30 Jan Daily niche overlap of a hummingbird-plant network in the southeastern Atlantic Forest, Brazil (contributed by Andrea Nieto, MS student with Isabela )
For my master’s research, I evaluated short-term temporal niche partitioning of a plant-hummingbird network in the Atlantic Forest from southeastern Brazil (Figure 1). The Atlantic Forest harbors many bromeliads species, which are mainly pollinated by hummingbirds.
Some of these plant species share the same pollinator species, bloom at the same time and have flowers that last only a single day. Here, time is crucial for plant pollination and for hummingbird nectar acquisition. Under this scenario, where plant species may be competing for pollinators and hummingbirds for nectar, I explored temporal patterns of nectar production and hummingbird visits throughout the day. If competition is strongly structuring this plant-hummingbird network, then plant species should produce nectar at different times throughout the day, especially when many other species are blooming at the same time (co-flowering) and are visited by the same hummingbird species. Hummingbird species should visit plant species during different times of the day to avoid competition if resources are limited.
During eight months from November 2018 to July 2019, I recorded 488 plant-hummingbird interactions between four hummingbird species (Phaethornis eurynome, P. squalidus, Ramphodon naevius, and Thalurania glaucopis) and 12 plant species. Plants visited by hummingbirds belonged to Bromeliaceae (88%), followed by Acanthaceae (12%). Nectar was available throughout the day, and it was mainly offered by Bromeliaceae, indicating that plant species of this family were the most important nectar source for hummingbirds. Across all plant species there was considerable overlap in temporal nectar production; however there were some exceptions where pairs of plant species produced nectar at different times. Total pairwise overlap in temporal nectar production (mg sugar) did not vary when plant species flowered at the same time as other species (co-flowering; Figure 2A) or when they shared at least one hummingbird species. (Figure 2). The hummingbirds not only visited the same plant species, but also foraged on them at the same time throughout the day. They fed more actively between 06h00 and 10h00, during which 56% of the visits occurred. My results suggest that competition was limited between both plant and hummingbird species. Instead, positive interactions, such as facilitation, might be structuring this mutualistic network. For plants, co-flowering or sharing a hummingbird species may have a benefit. By blooming together, plants attract more pollinators and may avoid heterospecific pollen transfer by depositing pollen on different body parts of their pollinators. Hummingbirds may facilitate each other as their constant visits to plants promotes pollination and, thus, population stability in their resource plants.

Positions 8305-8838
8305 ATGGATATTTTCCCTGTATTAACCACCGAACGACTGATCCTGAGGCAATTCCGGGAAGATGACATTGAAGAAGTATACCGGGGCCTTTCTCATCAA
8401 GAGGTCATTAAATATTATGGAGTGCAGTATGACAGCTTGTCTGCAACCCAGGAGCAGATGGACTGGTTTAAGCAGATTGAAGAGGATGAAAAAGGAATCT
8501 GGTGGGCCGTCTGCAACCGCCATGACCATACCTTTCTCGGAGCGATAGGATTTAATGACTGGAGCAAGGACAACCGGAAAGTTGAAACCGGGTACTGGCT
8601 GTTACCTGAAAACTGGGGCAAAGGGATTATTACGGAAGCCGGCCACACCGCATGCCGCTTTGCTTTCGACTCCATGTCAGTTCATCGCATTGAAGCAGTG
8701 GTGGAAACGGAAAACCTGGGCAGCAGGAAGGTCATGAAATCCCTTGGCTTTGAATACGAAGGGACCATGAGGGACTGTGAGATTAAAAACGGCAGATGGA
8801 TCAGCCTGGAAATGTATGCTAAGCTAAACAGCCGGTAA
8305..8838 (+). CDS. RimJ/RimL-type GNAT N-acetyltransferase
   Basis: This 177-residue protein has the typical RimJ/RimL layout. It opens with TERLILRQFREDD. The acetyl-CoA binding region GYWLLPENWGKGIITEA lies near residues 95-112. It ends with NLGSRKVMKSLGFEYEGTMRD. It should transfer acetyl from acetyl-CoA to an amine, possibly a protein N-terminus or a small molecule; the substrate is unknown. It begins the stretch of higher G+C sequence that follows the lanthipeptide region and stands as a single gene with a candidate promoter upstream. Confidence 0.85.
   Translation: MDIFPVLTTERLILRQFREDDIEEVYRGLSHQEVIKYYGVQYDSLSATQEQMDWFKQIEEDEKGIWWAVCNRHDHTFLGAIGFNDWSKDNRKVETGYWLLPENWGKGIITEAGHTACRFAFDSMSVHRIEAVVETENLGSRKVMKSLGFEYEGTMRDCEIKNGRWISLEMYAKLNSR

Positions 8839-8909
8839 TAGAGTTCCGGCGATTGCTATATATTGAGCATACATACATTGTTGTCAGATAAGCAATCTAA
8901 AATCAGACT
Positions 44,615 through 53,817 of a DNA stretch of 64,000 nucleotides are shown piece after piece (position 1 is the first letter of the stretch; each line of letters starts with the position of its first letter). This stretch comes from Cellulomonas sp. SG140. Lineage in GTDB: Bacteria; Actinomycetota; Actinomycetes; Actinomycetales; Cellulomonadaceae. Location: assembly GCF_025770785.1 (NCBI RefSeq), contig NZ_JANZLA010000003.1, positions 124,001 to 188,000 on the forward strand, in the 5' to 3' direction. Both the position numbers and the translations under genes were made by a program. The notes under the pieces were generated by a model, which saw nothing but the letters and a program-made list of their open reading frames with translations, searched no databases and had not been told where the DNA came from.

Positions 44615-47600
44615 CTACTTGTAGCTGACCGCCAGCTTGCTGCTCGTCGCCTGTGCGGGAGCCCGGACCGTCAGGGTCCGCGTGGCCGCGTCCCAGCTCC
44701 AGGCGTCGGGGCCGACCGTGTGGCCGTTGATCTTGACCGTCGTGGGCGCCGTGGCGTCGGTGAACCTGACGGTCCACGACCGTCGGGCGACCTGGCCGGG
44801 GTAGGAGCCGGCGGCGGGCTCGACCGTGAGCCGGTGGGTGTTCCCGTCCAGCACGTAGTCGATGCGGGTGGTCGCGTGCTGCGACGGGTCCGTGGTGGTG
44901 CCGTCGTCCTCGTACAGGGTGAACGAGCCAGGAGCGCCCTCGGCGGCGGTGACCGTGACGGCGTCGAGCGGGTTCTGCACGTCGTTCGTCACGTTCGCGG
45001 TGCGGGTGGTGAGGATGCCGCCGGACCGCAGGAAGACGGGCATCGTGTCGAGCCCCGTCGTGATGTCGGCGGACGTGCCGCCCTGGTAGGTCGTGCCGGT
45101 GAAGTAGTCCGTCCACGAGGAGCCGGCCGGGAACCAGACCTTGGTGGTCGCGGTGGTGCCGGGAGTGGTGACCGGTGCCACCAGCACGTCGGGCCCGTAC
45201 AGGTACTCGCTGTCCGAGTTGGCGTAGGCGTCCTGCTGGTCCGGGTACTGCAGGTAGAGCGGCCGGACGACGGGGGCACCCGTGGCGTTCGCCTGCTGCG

These results serve to better understand niche partitioning within hummingbird-plant networks at a temporal scale that is rarely considered in pollination systems – a daily scale. Also, my findings suggest facilitation is a possible mechanism influencing the plant and hummingbird community in this area in the Atlantic Forest.